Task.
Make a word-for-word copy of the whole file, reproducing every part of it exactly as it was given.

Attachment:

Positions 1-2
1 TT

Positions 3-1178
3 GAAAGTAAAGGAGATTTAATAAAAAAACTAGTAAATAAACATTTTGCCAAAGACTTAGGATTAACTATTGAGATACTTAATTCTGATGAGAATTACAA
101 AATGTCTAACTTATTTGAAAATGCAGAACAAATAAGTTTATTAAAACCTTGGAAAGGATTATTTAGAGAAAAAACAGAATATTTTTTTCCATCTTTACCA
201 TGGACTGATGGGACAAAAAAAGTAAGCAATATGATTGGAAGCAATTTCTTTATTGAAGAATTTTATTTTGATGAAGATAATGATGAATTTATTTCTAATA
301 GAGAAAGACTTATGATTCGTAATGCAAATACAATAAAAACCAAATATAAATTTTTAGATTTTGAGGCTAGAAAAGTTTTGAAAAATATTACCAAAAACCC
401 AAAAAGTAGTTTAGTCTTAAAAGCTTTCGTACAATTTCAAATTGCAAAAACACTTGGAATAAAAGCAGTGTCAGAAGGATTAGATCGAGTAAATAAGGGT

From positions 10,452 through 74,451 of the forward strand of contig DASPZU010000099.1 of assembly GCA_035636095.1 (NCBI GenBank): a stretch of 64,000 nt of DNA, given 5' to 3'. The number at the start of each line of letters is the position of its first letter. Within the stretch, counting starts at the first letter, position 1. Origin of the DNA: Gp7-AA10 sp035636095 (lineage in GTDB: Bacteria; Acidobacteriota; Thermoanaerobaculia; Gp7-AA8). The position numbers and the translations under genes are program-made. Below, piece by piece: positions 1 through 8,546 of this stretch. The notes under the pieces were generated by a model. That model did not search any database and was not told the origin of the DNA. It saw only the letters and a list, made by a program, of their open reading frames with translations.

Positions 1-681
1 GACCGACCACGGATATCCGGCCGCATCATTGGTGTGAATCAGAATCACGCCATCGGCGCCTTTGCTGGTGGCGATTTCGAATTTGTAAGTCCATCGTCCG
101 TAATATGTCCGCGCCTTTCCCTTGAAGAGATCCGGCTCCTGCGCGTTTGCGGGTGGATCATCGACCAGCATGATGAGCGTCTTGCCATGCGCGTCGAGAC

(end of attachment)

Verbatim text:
Positions 1-2
1 TT

Positions 3-1178
3 GAAAGTAAAGGAGATTTAATAAAAAAACTAGTAAATAAACATTTTGCCAAAGACTTAGGATTAACTATTGAGATACTTAATTCTGATGAGAATTACAA
101 AATGTCTAACTTATTTGAAAATGCAGAACAAATAAGTTTATTAAAACCTTGGAAAGGATTATTTAGAGAAAAAACAGAATATTTTTTTCCATCTTTACCA
201 TGGACTGATGGGACAAAAAAAGTAAGCAATATGATTGGAAGCAATTTCTTTATTGAAGAATTTTATTTTGATGAAGATAATGATGAATTTATTTCTAATA
301 GAGAAAGACTTATGATTCGTAATGCAAATACAATAAAAACCAAATATAAATTTTTAGATTTTGAGGCTAGAAAAGTTTTGAAAAATATTACCAAAAACCC
401 AAAAAGTAGTTTAGTCTTAAAAGCTTTCGTACAATTTCAAATTGCAAAAACACTTGGAATAAAAGCAGTGTCAGAAGGATTAGATCGAGTAAATAAGGGT

From positions 10,452 through 74,451 of the forward strand of contig DASPZU010000099.1 of assembly GCA_035636095.1 (NCBI GenBank): a stretch of 64,000 nt of DNA, given 5' to 3'. The number at the start of each line of letters is the position of its first letter. Within the stretch, counting starts at the first letter, position 1. Origin of the DNA: Gp7-AA10 sp035636095 (lineage in GTDB: Bacteria; Acidobacteriota; Thermoanaerobaculia; Gp7-AA8). The position numbers and the translations under genes are program-made. Below, piece by piece: positions 1 through 8,546 of this stretch. The notes under the pieces were generated by a model. That model did not search any database and was not told the origin of the DNA. It saw only the letters and a list, made by a program, of their open reading frames with translations.

Positions 1-681
1 GACCGACCACGGATATCCGGCCGCATCATTGGTGTGAATCAGAATCACGCCATCGGCGCCTTTGCTGGTGGCGATTTCGAATTTGTAAGTCCATCGTCCG
101 TAATATGTCCGCGCCTTTCCCTTGAAGAGATCCGGCTCCTGCGCGTTTGCGGGTGGATCATCGACCAGCATGATGAGCGTCTTGCCATGCGCGTCGAGAC